I walked down to the river yesterday on a trail that was utterly coated with ice. I can’t tell for sure, but I wouldn’t be surprised if all the hollow frost-heaved places were now full of water, especially if they were spots were I’d broken through the top. I saw enough frozen puddles in such locations to make me believe that. Places covered with leaves were coated with a glass of ice as each leaf held its drops in place as well as between where the leaf touched the one beneath it. Now filled up to the point of only the highest points protruded above the level of ice.

The place where I normally turn the four-wheeler around down there was an ice skating rink. It was still brown, but it was coated thick with glass-clear ice who knows how think – it didn’t break under my weight, which, considering it’s fairly soft sand, it might have if the ice was less thick. It was so clear I could clearly see all the birch seeds that had fallen during the course of the progressing winter.

As I was coming back, I noticed that my footprints looked as if I’d walked through flour first – clear white prints marked where I’d stepped. This was caused by my crushing all those bits of leaf and grass that had protruded above the ice – everything encrusted with ice, now shattered to dust. I had stepped in those places to take advantage of the traction the protruding vegetation provided. Believe me, there were places where there was no such traction offered. Those places were polished slick and I had to be very careful.

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Saturday, October 25, 2014

Candles Candles Candles

Everyone who knows me knows how I love candles. Years and years and years ago, my mother gave me this candle-making kit. I didn’t use it for the longest time because making candles isn’t as easy as it looks. Wax shrinks quite a bit as it cools. Pouring a mass of wax into a mold of any size will almost always give you a hollow center. Dipping candles is probably the best way, but even that way takes a tremendous amount of patience, and you need a LOT of wax to make a candle of any length. It’s called dipping for a reason; you dip your wannabe candle down into a vat a wax, and if you want a candle that is a foot long, that’s how deep your vat has to be. Now this takes a whole lot of patience too. After each dipping, your wannabe candle has to cool COMPLETELY before you can dip it again. Dipping a warm candle doesn’t get you anywhere. Needless to say, I only tried it once just to see how it worked, and at that time, I only had enough wax for about a two-inch candle.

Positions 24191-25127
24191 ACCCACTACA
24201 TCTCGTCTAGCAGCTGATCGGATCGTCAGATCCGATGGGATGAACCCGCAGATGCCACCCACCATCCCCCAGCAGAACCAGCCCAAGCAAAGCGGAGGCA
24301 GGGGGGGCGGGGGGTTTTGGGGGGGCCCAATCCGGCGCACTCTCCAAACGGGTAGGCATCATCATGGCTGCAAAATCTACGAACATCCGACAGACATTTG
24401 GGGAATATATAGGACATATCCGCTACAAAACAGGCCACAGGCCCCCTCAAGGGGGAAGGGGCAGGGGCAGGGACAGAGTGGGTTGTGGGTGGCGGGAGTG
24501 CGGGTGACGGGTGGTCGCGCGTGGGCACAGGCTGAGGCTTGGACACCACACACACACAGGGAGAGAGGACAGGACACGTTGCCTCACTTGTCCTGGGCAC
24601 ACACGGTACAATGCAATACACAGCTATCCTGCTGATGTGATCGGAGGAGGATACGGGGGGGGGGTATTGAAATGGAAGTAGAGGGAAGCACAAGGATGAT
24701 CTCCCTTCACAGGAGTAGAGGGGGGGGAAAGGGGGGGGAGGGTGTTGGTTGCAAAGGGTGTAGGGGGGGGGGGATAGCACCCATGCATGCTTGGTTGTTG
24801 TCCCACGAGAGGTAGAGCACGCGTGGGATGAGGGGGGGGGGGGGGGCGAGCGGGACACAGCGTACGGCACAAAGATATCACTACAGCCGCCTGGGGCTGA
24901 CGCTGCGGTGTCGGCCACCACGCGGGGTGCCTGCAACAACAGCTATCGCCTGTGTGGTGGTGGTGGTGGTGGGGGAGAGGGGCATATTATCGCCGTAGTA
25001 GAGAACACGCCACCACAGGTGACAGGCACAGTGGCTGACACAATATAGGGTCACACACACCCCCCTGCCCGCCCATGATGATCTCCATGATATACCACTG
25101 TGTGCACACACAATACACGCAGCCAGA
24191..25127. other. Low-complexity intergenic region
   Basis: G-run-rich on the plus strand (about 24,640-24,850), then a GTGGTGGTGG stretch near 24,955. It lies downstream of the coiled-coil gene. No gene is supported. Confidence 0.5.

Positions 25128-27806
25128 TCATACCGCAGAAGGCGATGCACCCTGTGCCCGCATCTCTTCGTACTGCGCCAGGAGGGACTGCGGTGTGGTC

Back to those molds my mom sent me. They were little plastic molds made for the attention span of a kid. Two of the sheets had little one-inch deep molds in shapes like little stars and hearts that would end up being maybe two inches across. The directions said to make two of these molds and then glue them together (with wax) with the wick sandwiched between the halves. Needless to say, I never used those; I wanted a really useful candle, not a decorative toy. The other mold was a flat sheet. It was stippled across the bottom to look something like a honeycomb. The directions for this mold was to pour wax into it, wait for the wax to cool some but not too much, and then roll the sheet of wax up around the wick. Now THIS was a useful candle. I used roughly a cup of wax per candle and quickly used up the wick that came with the kit as well as more wicks sent along with it.